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Old 01-26-21, 01:26 PM
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I never broke a front quick release. I did brake one steelaxle in a xt rear 8 speedhub long ago. I did break a rear campa qr.
So except for front qr and axle, tsems are the only thing i did not break in my career. For an offoad tandem I don't trust rear
12 mm alu hollow axles even with short threads.
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Old 01-28-21, 09:10 AM
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As a data point, our Santana triplet has a QR rear axle (160mm spaced) and it's held up fine for 10+ years, even with touring loads when the bike, passengers, and gear are likely pushing 500# total rolling weight.
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Old 01-31-21, 05:50 AM
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This video from Peak Torque dropped yesterday comparing stiffness between QR and thru axle set ups:


It's an interesting watch. The QR skewer and thru axle are only providing clamping force and are not part of the load path between rider and earth. Single, double, triple, ..., it doesn't matter. Another take away I took is that with the size of the levers, it's difficult to achieve the possible claiming force a QR is capable of so there is little chance of a QR failing. This is somewhat supported by New2Two's experience with one set of skewers over the other.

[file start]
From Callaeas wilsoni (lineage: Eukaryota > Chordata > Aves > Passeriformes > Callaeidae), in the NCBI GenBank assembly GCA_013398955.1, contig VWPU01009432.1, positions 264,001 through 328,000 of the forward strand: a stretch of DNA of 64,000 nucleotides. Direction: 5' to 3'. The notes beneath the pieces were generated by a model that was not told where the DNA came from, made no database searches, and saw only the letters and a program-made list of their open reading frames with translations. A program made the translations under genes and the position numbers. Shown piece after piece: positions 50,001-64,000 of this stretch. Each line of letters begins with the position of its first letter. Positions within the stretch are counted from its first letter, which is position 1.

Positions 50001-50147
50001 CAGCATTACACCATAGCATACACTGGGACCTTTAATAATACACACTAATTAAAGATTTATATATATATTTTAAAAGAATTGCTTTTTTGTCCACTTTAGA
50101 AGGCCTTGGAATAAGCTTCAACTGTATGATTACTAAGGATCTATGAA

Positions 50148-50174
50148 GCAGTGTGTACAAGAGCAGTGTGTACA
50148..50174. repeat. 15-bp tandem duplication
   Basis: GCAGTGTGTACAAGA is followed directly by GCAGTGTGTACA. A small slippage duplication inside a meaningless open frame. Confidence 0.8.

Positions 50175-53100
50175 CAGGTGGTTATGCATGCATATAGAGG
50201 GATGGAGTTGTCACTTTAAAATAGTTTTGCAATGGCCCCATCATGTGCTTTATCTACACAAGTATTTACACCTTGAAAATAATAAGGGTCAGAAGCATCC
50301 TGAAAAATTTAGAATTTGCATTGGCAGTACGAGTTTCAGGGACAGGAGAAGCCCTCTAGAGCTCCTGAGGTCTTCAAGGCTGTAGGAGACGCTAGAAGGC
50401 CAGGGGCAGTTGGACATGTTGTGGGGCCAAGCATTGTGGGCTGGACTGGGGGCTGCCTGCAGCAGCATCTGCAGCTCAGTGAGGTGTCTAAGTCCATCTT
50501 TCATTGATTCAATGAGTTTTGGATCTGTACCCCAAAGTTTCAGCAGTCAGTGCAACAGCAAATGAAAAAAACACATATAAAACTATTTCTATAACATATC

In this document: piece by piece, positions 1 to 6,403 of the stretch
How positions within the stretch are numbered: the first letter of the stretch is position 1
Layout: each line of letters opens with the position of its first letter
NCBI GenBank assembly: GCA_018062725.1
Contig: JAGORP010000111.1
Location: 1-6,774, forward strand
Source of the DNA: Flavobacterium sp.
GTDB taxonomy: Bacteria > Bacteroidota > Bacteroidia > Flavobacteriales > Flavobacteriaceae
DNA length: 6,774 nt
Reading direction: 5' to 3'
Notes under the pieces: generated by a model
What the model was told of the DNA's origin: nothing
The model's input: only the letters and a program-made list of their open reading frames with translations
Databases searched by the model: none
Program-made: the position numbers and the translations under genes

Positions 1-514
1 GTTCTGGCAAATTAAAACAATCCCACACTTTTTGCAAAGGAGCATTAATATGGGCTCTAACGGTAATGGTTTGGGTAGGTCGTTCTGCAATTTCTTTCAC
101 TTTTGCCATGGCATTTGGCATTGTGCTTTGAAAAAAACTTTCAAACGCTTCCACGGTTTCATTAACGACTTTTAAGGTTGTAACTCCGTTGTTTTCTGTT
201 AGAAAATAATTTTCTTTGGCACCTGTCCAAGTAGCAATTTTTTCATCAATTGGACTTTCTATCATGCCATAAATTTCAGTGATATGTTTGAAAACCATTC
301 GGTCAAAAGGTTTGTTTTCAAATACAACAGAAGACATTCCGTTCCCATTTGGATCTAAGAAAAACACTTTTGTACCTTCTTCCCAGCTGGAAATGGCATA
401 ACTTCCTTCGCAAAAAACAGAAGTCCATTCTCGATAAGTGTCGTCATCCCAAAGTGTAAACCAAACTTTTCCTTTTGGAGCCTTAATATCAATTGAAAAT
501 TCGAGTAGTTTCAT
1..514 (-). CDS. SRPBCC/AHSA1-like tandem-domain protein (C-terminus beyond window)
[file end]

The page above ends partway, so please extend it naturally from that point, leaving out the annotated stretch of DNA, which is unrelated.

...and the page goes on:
Bottom line to me is that any skewer is fine just insure you are clamped good and tight. Using a brand name skewer would add to yours, and my, piece of mind.
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Old 01-31-21, 07:10 AM
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Nice bit of information there. Thanks.
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Old 02-07-21, 07:06 AM
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Peak Torque just dropped a follow-on deep dive where he actually measures the clamping force of different QR's. (He has me now rethinking having a carbon fork on a tandem.)

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Old 02-07-21, 04:25 PM
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Quick release skewers do a fine job. I only use skewers with internal cams because external cam models may provide significantly less clamping force - there's a reason why Shimano and several other respected brands only make internal cam models. See the photo at the top of this page to show the difference and an internet search should bring up more discussion on this topic that all reaches the same conclusion: internal cams are far better. https://www.bicycling.com/bikes-gear...hat-wont-fail/